It’s being said that this is the most challenging time in the history of the world since the second world war. Never before, in the lifetime of most of us, has the world collectively faced such a steep challenge that is impacting us from all sides.
This is the world after one of our worst fears — that of a global pandemic — is finally upon us.
And, boy, was the world unprepared.
The outbreak has been in the news since at least the beginning of 2020, at least, as far as my memory serves. It started with a closed phenomenon in a very specific part of China. within a couple weeks it was being classified as a global health emergency, and after weeks of news about travel bans in country after country, it was suddenly, one day, a global pandemic.
As I type this post, The Netherlands went from one lone case to more than 11,000 at last count. The health department can still not keep up with testing demands, and although it tries its best to supply daily updates, at this point the numbers mean nothing. After people largely ignored the potential of the outbreak to disrupt their lives, the government initially imposed a 3 week ‘soft’ shutdown of all cafes, restaurants, schools, and other P2P services like hair salons. Earlier this week, this was extended by another month, and things don’t look like they’ll be a whole lot different at that point. We’re in this for the long haul.
Whereas we blamed technology for creating distances between us, now we can blame a virus. There has been a lot of positives as well — people are helping each other out. Friends and families that never talked to each other, or seldom did, now invite each other for video calls, people are cooking more often at home – there’s not much to do when you can’t go out and socialize or work, there has been a sales uptick in board games, and companies are finally waking up to the fact that remote work doesn’t make anyone any less productive than being in an office (unpredictability and powerlessness does).
We have a family chat group where I very frequently share thoughts on politics as well as current affairs. My first message goes back to January 25th when I shared that there were 3 cases of infections in France. Three days later it was found in Germany. The Netherlands got its first positive case on the 27th of February. Over days and weeks, the messages gradually went from me sharing supposedly hyped up news to how we could keep each other safe and more aware about the virus’s spread. Knowledge is power.
Today, we are inundated with news and political discourse. Seek and ye shall find opinions about anything. The same is true of COVID-19, as it is now called. Up until a couple weeks ago, there were countries where this epidemic was being considered a hoax. This when thousands had already died and many were being hospitalized. You only get empathy for what you can see or experience, and this is why people did not understand the gravity of the situation. Even here in Amsterdam, people were casually watching movies, filling up cafes, and partying it up right up to the moment where everything was shut down. Only now, after 3 weeks, do you see people actively distancing themselves from others out in the public.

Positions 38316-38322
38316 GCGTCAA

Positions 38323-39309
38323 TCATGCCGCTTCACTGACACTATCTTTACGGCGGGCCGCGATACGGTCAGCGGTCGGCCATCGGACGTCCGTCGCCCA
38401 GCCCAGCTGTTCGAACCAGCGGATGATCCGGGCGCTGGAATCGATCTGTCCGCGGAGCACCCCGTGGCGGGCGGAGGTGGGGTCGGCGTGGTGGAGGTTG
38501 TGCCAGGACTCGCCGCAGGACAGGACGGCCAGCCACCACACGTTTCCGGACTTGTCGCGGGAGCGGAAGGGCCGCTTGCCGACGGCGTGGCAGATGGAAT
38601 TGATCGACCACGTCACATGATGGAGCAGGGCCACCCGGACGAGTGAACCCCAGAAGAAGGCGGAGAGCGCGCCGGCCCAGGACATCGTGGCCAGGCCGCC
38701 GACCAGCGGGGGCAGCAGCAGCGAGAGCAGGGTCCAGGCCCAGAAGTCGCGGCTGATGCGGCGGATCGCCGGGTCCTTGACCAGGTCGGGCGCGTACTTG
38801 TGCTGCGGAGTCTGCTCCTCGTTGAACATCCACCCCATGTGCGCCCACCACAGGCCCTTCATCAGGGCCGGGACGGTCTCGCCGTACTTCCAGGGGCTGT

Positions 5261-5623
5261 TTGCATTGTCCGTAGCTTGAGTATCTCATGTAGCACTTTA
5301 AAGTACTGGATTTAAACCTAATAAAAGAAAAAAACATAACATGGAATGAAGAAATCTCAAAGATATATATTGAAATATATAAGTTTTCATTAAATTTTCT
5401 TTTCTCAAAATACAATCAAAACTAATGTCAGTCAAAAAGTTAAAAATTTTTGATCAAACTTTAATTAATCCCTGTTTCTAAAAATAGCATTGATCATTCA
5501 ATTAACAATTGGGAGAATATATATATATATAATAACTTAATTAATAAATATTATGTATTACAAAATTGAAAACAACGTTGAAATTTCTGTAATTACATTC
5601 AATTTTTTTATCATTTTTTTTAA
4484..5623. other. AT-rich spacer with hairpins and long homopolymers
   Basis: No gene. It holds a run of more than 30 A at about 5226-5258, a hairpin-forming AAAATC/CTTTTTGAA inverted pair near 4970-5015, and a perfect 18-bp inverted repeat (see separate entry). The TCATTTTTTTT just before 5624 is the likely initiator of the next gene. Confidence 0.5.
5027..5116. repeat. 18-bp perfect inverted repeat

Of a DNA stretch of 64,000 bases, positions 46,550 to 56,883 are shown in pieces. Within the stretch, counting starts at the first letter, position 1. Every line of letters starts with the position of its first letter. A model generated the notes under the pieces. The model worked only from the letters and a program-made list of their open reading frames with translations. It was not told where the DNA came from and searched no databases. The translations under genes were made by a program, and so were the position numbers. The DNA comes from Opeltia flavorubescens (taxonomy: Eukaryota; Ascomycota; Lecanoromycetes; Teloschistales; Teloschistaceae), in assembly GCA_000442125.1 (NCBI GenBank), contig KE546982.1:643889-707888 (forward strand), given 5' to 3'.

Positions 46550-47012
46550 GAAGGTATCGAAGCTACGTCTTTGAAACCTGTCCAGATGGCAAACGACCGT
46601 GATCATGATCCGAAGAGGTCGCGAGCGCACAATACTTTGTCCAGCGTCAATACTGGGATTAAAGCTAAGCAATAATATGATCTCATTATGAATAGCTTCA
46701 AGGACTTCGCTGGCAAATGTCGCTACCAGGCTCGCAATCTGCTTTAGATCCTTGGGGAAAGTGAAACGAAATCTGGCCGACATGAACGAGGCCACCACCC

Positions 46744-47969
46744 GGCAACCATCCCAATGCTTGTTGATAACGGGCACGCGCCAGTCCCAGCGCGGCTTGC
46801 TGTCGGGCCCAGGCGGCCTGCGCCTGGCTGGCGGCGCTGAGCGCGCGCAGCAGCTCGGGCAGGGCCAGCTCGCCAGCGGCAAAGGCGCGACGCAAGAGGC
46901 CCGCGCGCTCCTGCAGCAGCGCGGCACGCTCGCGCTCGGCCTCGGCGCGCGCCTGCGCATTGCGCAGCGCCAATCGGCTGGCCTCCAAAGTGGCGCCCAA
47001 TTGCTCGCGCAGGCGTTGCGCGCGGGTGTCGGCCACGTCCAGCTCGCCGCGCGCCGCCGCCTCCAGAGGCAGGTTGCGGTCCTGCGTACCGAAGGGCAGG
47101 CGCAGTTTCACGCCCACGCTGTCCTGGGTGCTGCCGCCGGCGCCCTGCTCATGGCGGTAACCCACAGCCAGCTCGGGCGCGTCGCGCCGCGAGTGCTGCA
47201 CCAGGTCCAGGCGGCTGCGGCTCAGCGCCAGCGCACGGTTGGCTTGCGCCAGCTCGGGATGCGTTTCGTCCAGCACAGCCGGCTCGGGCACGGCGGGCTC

Every day brings some kind of dire news — ICUs falling short, healthcare staff running out of protective gear, working overtime, people losing jobs. While there have been instances of people banding together to thank the healthcare professionals, all the cheerleading can’t make up for the fact that they’re exasperated. They can’t isolate themselves, and while the rest of the privileged world could debate whether shutdowns are better or not compared to just letting people die, these professionals know that they’re up against a challenge that puts them front and center in the enemy’s crosshairs.
And yet, some countries and people have found this to be a good time to further divide others along religious or patriotic lines. The financial news is full of reports of one country strong-arming the other in exchange of humanitarian supplies, or any one leader sowing sectarian division and hence fortifying their voter base. Clearly, not everyone has risen to the challenge to leave this world better than how we found it.
So, what’s next? I don’t know. A huge part of me is optimistic that humanity would come out stronger and more cohesive after we’re done with this. People would get back to basics, care more about the planet — after all, the climate emergency is none any lesser important than this current crisis — yet, we didn’t stop polluting the planet until now. While the virus is killing the frail and the unfortunate, cities are seeing unprecedented levels of clean air and tranquil, empty city centers. Tourism has made a full-stop. The other part of me doesn’t have much faith in our collective memories. This too shall pass and we shall slowly ramp back up to our old ways — to flying to a new city for a ‘quick weekend break’, to sitting next to people and yet being distant, to not voting for policies that seek to empower everyone with wonderful health care and employment benefits.
Time will tell what’s next.
The best we could do is to stay positive and keep caring.